Trump is sworn in tomorrow, and this is what worries those who’ve studied him
The inauguration of the 45th US President, Donald Trump, is on Friday 20 January (5pm GMT). This is the date when Trump goes from being the ‘President-elect’ to the President in actuality. To question what may come next, Politico interviewed three of the people who have maybe studied Trump the most. Namely his biographers, Gwenda Blair, Michael D’Antonio, and Tim O’Brien.
Interviewer Michael Kruse first asked if they thought the transition period had gone as expected. Blair answered:
I think it’s gone exactly as I expected… This is all about him completely dominating the news cycles—the use of Twitter to distract from any real questions, emphasis on loyalty, vituperation toward anyone he sees who is disloyal or doesn’t toe his line, and his emphasis on conflict, the notion of setting people against each other. Now it’s countries against each other. It’s news organizations against each other.
Kruse also asked: if they thought Trump would be able to control himself; if he would be able to refrain from becoming involved in personal and public arguments on Twitter; and if he would be able to put America’s interest’s before his own need to argue a point. O’Brien answered:
Absolutely not. There will be no divide there. The whole thing has been a vanity show from the second he ran to the Republican Convention. I think we can expect to see the same on Inauguration Day. He’s been unable to find a clean division between his own emotional needs and his own insecurities and simply being a healthy, strategically committed leader who wants to parse through good policy options and a wide series of public statements about the direction in which he’ll take the country.
And D’Antonio said:
But one thing I think that we have overlooked as we see Trump trying to delegitimize others is what I suspect is a feeling he has inside that nothing he’s ever achieved himself has ever been legitimate. This is a person who has never known whether anybody wants to be around him because he’s a person they want to be around or they want to be around his money.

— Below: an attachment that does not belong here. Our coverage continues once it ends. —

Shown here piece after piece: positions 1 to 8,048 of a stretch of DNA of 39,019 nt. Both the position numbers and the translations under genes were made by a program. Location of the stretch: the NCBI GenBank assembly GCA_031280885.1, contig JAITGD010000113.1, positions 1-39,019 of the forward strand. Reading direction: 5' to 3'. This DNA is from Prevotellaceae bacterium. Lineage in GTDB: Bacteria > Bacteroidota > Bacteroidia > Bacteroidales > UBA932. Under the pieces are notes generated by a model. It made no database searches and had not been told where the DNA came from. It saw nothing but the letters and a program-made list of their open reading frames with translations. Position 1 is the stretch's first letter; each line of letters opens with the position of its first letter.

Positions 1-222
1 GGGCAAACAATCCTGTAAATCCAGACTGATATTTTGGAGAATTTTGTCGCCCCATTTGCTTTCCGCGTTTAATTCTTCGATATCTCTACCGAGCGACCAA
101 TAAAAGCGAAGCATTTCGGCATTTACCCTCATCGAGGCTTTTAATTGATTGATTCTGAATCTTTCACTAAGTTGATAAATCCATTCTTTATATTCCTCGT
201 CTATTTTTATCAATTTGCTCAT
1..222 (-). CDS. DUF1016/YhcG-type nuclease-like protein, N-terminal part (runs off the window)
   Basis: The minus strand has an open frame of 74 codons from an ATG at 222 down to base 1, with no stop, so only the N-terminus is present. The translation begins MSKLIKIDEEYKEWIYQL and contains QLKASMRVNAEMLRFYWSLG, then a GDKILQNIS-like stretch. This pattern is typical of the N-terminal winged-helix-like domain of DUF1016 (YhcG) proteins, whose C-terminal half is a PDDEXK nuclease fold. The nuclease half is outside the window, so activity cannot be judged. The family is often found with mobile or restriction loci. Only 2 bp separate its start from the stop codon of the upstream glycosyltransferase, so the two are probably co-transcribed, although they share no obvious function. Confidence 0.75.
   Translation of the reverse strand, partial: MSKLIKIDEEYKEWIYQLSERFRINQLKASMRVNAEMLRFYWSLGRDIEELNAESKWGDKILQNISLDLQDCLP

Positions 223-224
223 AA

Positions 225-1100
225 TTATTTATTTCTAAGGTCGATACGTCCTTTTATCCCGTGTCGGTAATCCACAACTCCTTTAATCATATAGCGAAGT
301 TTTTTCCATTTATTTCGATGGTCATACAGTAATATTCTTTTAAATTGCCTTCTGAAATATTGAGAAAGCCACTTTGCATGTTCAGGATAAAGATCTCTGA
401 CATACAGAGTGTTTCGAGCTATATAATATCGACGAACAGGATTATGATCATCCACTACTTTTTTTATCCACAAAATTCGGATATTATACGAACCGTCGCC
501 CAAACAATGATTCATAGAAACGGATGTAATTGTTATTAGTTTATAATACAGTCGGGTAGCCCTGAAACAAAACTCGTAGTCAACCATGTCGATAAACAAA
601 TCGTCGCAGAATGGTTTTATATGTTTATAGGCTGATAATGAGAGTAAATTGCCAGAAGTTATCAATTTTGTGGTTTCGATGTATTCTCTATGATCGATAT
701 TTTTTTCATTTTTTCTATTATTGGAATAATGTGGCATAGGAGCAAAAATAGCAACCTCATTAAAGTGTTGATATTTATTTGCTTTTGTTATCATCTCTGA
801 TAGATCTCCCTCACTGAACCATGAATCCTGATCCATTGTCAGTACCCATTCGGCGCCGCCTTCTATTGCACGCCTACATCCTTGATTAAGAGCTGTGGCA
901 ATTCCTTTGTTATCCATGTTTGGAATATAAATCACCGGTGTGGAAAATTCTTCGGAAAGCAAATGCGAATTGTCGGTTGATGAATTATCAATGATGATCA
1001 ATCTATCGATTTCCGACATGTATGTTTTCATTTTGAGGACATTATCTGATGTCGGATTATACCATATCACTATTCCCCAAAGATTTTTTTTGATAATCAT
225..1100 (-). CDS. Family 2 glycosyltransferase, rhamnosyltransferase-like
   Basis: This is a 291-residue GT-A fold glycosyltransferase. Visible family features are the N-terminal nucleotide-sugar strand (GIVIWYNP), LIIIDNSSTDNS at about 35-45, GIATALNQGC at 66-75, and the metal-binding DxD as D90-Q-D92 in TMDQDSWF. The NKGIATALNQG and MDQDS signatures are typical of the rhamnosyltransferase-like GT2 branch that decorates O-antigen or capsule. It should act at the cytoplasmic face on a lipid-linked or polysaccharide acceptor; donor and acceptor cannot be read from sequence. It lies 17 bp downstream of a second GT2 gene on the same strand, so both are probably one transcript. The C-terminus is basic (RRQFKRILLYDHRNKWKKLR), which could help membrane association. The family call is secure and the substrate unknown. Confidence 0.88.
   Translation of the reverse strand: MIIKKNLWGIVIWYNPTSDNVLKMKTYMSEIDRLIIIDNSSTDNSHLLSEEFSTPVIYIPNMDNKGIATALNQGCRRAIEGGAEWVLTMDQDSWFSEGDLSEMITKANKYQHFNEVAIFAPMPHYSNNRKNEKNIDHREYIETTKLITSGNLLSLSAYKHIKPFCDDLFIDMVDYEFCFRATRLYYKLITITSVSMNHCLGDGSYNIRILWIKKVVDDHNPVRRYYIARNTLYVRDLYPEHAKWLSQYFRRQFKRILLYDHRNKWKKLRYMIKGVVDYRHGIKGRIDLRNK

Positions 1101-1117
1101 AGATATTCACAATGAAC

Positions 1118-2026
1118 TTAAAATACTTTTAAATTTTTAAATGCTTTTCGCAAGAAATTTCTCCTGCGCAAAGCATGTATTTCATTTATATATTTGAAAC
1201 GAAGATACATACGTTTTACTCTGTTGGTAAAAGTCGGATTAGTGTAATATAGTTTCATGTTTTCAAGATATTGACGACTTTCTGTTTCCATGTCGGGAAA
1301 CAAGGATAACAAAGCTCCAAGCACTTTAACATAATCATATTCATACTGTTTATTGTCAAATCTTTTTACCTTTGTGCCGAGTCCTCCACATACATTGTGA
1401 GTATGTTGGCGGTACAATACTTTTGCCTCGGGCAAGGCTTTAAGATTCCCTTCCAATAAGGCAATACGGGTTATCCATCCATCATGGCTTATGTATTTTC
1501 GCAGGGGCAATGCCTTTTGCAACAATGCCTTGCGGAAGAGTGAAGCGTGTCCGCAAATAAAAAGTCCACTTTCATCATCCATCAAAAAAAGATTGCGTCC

Kruse then asked about the people Trump appointed to his administration. Blair answered:
The cabinet appointments seem to me to be people who have been successful in some realm, so he takes that as proof of their abilities. But he’s also looking for people that will be in conflict with everyone in that department. Down the line, it’s the same kind of sowing-conflict mode that he’s used throughout his career of setting people against each other so that they’re not going to be loyal to each other and they’re going to be loyal to him.
Kruse also asked if Trump would take advice from his team. O’Brien answered:
At the end of the day, the two most powerful people in his White House, other than him, are going to be Jared Kushner and Ivanka Trump, and they’re going to have the final say on everything. And whatever Gary Cohn or Rex Tillerson or General Mattis or Jeff Sessions or Steve Bannon has to say, it will all end up getting filtered through [Ivanka]…
Other than those two, he won’t listen to anyone in a meaningful way, and he never has listened to anyone outside of his core group and family at the Trump Organization for decades, and that’s not going to change.
Kruse noted reports of Trump switching between being an “utter terror of a micromanager” and a “don’t-bother-me, hands-off delegator”. He asked what makes him switch. Blair answered:
If he perceives that there’s the tiniest threat to his authority, that there’s any ripple of disloyalty, as he would think of it—then he’s on it. Whether it’s, like, a cigarette butt in the corner of the parking lot, it doesn’t matter—he’s got to show that he’s on top of everything and that he’s got eyes in the back of his head.
The conversation moved on to how Trump may excuse not delivering the things he promised. O’Brien said:
He always has an escape hatch. He always builds in some way of justifying not doing the things he’s promised to do on the basis of what someone else has done to him. In this case, it could be Congress, or, ‘We’re required by the Army manual that governs interrogations to not do this torture.’ I wish it wasn’t so but, you know, we’re stuck.
Kruse asked finally if they thought Trump spent his nights worrying about the task ahead. D’Antonio answered:
I think about how Obama has talked about the problem in Syria being one that made it hard for him to sleep and was something he considered every night and every morning. I don’t know that Trump has the ability to think that way. He’s focused on his performance as a ratings machine. So if he gets more Twitter followers and imagines himself to be a star when he takes the stage at press briefings or appears in ceremonial events, that will be enough for him. He’ll think that he’s a success.
Blair, meanwhile, said:
When he’s awake at night, I don’t think it’s because he’s awed or concerned about the responsibilities on his shoulders. It’s because there’s somebody he wants to get even with…
After Trump was elected, some people still hoped that he could grow into the role of President. They hoped that he would consequently become more presidential and less self-serving. Yet the people who have analysed his life do not think that this has happened. And they don’t think that it will, either.
– Also check out more articles from The Canary’s Global section.
Featured image via Wikimedia
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